3.3 Using New Programming Models to Improve the Scalability and Performance of Near Real-time High Resolution Coastal Modeling

Thursday, 14 January 2016: 2:00 PM
Room 344 ( New Orleans Ernest N. Morial Convention Center)
Hartmut Kaiser, Louisiana State University, Baton Rouge, LA

With the adoption of the new C++11 Standard the community sees a revival of interest in the language. This interest is also driven by the increasing demands that new computer architectures and technologies are exerting on application developers and domain scientists. Especially the need for highly runtime adaptive algorithms and applications puts a great strain on our ability to efficiently write code which performs well and which scales satisfactory, as multi-core and multi-threading is the new modality of computation. We argue that new programming models have to be developed if we are to gain continued scalability of computations as we increase the size of our systems. These are programming models which work equally well for inter-node as well for intra-node use.

With the degree of complexity and size increasing in new hardware architectures, applications are more and more hindered by the main bottlenecks in computation, namely starvation, latency, overheads, and waiting for contention resolution, energy limitations and increasing needs for resilient operation. We present HPX, which is a general purpose parallel C++ runtime system implementing a new model of computation ParalleX, that attempts to address those challenges.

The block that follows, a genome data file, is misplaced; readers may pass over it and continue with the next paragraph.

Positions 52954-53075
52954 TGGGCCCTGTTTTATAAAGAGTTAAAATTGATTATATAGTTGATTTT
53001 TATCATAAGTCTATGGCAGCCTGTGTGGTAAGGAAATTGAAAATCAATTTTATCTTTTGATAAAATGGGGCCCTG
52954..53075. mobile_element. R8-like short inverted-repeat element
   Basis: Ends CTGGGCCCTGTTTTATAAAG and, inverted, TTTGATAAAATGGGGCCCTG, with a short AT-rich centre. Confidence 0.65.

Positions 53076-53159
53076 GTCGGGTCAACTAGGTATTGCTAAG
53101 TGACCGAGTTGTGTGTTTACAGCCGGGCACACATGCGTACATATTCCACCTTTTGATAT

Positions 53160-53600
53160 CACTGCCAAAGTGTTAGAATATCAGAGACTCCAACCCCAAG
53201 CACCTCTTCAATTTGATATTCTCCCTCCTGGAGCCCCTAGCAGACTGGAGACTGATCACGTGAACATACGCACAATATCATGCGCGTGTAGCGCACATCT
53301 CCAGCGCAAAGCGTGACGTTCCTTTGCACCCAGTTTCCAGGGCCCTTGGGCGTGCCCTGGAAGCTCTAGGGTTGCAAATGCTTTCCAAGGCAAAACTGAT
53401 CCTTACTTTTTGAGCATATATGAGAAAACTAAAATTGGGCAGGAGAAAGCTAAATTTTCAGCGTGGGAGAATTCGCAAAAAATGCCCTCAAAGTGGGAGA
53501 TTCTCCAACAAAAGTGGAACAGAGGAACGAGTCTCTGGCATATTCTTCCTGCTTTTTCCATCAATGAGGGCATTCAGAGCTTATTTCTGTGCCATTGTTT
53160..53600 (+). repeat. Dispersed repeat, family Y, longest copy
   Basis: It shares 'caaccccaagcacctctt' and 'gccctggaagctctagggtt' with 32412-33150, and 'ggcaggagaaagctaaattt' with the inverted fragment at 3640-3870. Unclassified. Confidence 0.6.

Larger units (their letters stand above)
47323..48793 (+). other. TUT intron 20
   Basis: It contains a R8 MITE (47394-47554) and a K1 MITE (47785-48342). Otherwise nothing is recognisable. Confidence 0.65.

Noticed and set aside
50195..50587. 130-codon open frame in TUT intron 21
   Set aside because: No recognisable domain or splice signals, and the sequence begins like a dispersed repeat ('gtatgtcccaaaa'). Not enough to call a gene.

We show results from using HPX for leveraging and managing asynchrony, overlapping different phases of computation and communication, suggesting ways to seamlessly expose it to programmers in an easy to use way. Our main use case presented relates to ADCIRC and DGSWEM, two toolkits widely used in coastal modeling for addressing the effects and interactions of natural processes such as winds, tides, waves and currents on hydrodynamic interfaces using the two-dimensional (vertically-integrated) and three-dimensional versions of the Shallow Water Equations.

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